As the death toll of West Africa's Ebola outbreak reaches 2,500, GlaxoSmithKline's ($GSK) experimental Ebola vaccine is being tested at the U.S. National Institutes of Health with no apparent ill effects so far, health officials report.
At a congressional hearing this week, Dr. Anthony Fauci, director of the NIH's National Institute of Allergy and Infectious Diseases (NIAID), told legislators that a Phase I trial of GlaxoSmithKline's vaccine has produced no major side effects so far in healthy volunteers.
"So far, 10 of the 20 volunteers have been vaccinated, and thus far there have been no red flags," Fauci said.
The trial, which began Sept. 2 at the NIH campus in Bethesda, MD, is expected to wrap up by the end of November or beginning of December, Fauci said. After that, NIH will expand the studies in the U.K. and Mali to make sure the vaccine is safe and effective. Full results from the trial will be available by the end of the year, he said. Meanwhile, the U.K. reports that it has vaccinated its first volunteer in a clinical trial in Cambridge of the same vaccine.
Fauci acknowledged that the GlaxoSmithKline vaccine, which is being jointly developed with NIAID's Vaccine Research Center, showed promising results in an animal study. But he said it will take further tests in humans to determine whether the vaccine can produce the type of immune response needed to be effective.
The vaccine, which Glaxo acquired in a $325 million deal with Okairos in 2013, uses a chimpanzee cold virus vector containing two ebolavirus gene segments. The vaccine works by entering a cell and delivering the new genetic material, which in turn expresses a protein that triggers an immune response in the body. It does not contain any infectious virus material, so trial participants are not at risk for becoming infected with Ebola.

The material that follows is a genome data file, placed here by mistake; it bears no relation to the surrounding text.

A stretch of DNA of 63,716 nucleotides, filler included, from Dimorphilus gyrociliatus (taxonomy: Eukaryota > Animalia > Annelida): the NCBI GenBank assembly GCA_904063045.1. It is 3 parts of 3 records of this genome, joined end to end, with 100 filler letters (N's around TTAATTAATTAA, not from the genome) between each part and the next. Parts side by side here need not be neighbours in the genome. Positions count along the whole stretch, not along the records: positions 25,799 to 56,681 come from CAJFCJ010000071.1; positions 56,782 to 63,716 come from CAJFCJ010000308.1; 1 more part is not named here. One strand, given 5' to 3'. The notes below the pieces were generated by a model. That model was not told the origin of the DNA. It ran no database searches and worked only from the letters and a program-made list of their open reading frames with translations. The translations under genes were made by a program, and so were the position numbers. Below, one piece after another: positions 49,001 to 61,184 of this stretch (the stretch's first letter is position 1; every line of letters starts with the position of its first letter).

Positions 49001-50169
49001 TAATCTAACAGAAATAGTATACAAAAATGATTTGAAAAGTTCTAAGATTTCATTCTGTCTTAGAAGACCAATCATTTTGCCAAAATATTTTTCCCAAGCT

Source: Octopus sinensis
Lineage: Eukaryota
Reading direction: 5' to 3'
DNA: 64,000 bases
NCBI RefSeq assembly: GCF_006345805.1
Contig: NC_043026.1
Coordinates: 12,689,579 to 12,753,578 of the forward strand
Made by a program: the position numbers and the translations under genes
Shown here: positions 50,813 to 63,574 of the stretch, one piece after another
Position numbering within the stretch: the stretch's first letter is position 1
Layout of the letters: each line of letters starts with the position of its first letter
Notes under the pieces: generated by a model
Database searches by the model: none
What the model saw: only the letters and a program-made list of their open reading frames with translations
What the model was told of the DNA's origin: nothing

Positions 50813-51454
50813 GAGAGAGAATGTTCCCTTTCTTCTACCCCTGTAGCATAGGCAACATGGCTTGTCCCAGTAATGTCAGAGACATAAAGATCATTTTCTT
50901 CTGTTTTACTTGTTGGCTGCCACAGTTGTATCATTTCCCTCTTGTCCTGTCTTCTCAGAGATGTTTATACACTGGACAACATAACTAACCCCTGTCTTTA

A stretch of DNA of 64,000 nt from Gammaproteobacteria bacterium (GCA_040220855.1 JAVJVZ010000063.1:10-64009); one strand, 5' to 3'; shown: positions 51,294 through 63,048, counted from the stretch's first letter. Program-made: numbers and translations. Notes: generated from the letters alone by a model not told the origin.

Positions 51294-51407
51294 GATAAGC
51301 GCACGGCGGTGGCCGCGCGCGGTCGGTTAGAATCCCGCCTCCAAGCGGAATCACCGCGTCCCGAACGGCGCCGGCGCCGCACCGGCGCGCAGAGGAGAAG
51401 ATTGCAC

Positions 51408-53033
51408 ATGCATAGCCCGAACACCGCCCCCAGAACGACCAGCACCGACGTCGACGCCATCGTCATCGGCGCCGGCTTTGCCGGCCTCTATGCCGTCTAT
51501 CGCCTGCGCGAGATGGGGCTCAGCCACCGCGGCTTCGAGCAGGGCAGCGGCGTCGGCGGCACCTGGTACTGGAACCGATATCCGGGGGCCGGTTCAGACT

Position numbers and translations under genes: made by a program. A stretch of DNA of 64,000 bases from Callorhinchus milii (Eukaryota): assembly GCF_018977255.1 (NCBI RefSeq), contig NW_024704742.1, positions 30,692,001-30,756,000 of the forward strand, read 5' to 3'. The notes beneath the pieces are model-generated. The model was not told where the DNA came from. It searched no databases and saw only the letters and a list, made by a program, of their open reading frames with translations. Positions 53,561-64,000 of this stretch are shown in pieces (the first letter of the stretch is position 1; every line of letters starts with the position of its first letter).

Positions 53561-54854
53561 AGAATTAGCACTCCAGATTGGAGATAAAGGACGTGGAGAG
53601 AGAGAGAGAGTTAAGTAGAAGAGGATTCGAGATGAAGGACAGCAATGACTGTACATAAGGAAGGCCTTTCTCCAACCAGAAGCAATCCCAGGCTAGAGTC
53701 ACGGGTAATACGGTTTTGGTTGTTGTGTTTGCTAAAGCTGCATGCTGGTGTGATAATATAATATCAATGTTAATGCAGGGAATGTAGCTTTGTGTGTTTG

The NIH isn't putting all its eggs in one basket with the GlaxoSmithKline vaccine. The agency is also collaborating with the U.S. Department of Defense and NewLink Genetics ($NLNK) to begin a Phase I trial of an investigational Ebola vaccine later this fall. Using vesicular stomatitis virus as a vector, or carrier, for an Ebola gene, the vaccine works in a similar manner to the way the chimp adenovirus serves as a vector for the Glaxo vaccine. This vaccine candidate was developed by and licensed from the Public Health Agency of Canada.
Since 2003, the NIAID's Vaccine Research Center has tested three Ebola vaccine candidates at the NIH campus. An additional Phase I clinical trial was conducted in Kampala, Uganda, in collaboration with the Department of Defense. While none of these candidates raised safety concerns in small trials, Fauci said in his testimony that they did not elicit the level of immune response believed to be needed to provide adequate protection against Ebola exposure.